It was January of 1969, and The Beatles were a mess. The recording of an album tentatively titled ‘Get Back' was meant to be a ‘back to the basics' return to their roots, but personal problems between the Beatles escalated and culminated in George Harrison's walking out on the band.
With the economy in such shambles, many candidates believe employers are in little mood or position to negotiate on a starting compensation package. It's natural to think, "If I don't accept their first offer, there are six other candidates outside the door who'll be glad to accept any offer."
Don’t assume that’s the case.
I recently spoke with Jack Chapman, salary expert and author of “Negotiating Your Salary : How to Make $1000 a Minute,” about how to leverage your negotiating power to its best advantage.
Here are five easy techniques he emphasized:
1. Know what you’re worth in your geography.
Well before you interview, do your salary research. Gather outside information on the current market value of your position. Credible Internet resources for this information include Salary.com, Payscale.com, Jobstar.org and Indeed.com. Their tools should give you a good market rate for the salary of peers in your position in your local area .
2. Monetize what you do.
If you want compensation, show how you’ll compensate the company by achiev ing its goals. Be prepared to sell return on investment : How will you make or save the company money? It's that simple. Be ready to cite specific situations where you have contributed to the bottom line, and plan to explain how your examples relate to the position you’re being offered. Since you should already have discussed ROI in your interview, it should be easy to recall those examples during salary negotiations. Money talks, and it works to your advantage to have several entries on your side of the ledger before you negotiate .
3. Postpone it.
Traditionally, compensation is the last element discussed in the interview. Considering today's economy, however, some interviewers may jump the gun and try to probe you for a figure early in the game. If this happens, you'll want to postpone that conversation. Chapman recommends practicing a specific phrase that you can use to delay salary negotiation should this situation arise.
Whatever you say, though, it shouldn't sound canned, too cutesy or overly rehearsed. When asked the salary question early, here is an example Chapman suggests you might try. Feel free to adapt it to your personal tastes:
"I'd love to talk to you about it, but can I ask you this ? The salary I'm asking for might not exactly match your figure, but I'm flexible. I wouldn't be screened out of an interview just for salary, would I?"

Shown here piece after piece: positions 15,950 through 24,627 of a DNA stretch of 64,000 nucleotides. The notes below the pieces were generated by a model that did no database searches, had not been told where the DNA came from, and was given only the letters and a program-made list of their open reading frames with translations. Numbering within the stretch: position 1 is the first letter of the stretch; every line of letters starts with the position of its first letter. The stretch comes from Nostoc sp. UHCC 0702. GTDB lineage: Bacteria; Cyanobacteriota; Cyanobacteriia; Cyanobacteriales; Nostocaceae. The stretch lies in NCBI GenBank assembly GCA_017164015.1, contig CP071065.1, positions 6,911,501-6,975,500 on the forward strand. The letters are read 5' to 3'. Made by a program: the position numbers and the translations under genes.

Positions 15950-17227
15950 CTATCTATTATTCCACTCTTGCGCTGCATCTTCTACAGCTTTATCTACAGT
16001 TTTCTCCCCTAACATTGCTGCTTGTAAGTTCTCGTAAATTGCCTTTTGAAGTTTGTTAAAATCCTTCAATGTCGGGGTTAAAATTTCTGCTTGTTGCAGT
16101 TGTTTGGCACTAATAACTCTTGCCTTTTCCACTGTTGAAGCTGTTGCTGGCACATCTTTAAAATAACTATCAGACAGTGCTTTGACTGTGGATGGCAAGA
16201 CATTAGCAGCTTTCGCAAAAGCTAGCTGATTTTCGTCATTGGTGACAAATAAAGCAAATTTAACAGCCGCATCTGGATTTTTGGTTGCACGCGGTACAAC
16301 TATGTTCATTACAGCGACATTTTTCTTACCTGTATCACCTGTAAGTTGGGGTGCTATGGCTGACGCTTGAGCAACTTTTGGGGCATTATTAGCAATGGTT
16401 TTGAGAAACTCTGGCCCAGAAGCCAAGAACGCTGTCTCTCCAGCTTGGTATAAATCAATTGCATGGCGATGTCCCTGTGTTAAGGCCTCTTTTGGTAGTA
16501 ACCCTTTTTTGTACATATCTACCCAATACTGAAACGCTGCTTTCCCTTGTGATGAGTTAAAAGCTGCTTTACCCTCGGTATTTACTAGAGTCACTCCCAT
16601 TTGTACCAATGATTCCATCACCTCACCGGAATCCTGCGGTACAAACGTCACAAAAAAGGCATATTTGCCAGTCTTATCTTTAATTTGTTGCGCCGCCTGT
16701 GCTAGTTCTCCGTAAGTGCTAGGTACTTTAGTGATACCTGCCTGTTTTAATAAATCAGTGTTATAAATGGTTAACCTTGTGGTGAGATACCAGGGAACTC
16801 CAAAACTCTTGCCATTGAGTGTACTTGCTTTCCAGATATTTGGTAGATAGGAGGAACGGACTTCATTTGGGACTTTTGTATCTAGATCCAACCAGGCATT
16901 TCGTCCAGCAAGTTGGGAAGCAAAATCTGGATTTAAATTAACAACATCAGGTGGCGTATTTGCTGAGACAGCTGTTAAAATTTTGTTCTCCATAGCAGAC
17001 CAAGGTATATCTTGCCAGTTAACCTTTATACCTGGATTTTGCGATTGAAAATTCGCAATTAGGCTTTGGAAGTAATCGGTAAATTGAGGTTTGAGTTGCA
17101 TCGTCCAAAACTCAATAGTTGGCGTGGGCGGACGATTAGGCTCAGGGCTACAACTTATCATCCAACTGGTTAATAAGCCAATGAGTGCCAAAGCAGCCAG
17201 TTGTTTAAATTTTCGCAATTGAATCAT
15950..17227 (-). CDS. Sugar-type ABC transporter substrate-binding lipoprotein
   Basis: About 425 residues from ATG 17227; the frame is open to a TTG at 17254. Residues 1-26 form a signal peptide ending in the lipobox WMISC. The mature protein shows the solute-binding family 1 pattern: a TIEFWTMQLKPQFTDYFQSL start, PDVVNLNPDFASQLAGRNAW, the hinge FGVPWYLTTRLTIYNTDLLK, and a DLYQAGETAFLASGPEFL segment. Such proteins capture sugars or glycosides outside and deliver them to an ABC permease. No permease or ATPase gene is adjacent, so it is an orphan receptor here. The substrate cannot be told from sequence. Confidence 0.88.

This is one way to put it back on them by asking a question that will be hard for them to reject out of hand.
Another technique Chapman suggests using is reframing the priorities. For example, when asked about salary early in the interview, respond this way:
"That's really Number Three on my priority list. My Number One priority is to make sure that we can work together. Number Two is to make sure my ROI covers my salary at least three to four times over. And Number Three is the actual salary number.
While I'm happy to talk about salary, could we concentrate on Number One first?"
4. Use the magic four- letter word
When you're finally ready to address the salary, you can either let the company initiate it or you can be the one who goes first. Chapman suggests that you let the other party go first if you're concerned about security. Otherwise, go first and lead with a high number because it's always easier to negotiate down than up.
Once you hear that figure, Chapman also suggests responding with a four-letter word. That magic word is, "Hmmm."
Then you compare the figure they gave you with your previously researched figure. Respond with your researched response. Remember, you've already justified your value by this point. And you already know the comparable range companies are currently paying others to perform this function.
5. Don't forget the perks.
If they can't find the dollars to pay you up front, don't forget what Chapman calls "risk-factor dollars." This is the time to negotiate those non-cash items, like time off, flex hours, work from home and any other areas you'd like to put on the table. Review all the perks and benefits that you can. Your goal is to negotiate the best possible compensation package. Remember, they already want you. Now you're just negotiating your price. Don't be afraid to put the most important elements forward for discussion.
Your negotiating power will never be this high again. Once you've signed on the dotted line, your moment has passed, so use this opportunity to your best advantage.
The key point to remember is that as candidates, we have the same amount of power in salary negotiations whether we're employed or unemployed. While it's true we feel we have less leverage in today's market, too many candidates concede their power by accepting the first offer given. Take some extra time before your interview to employ these five tips and you'll more likely have a larger payoff in the end.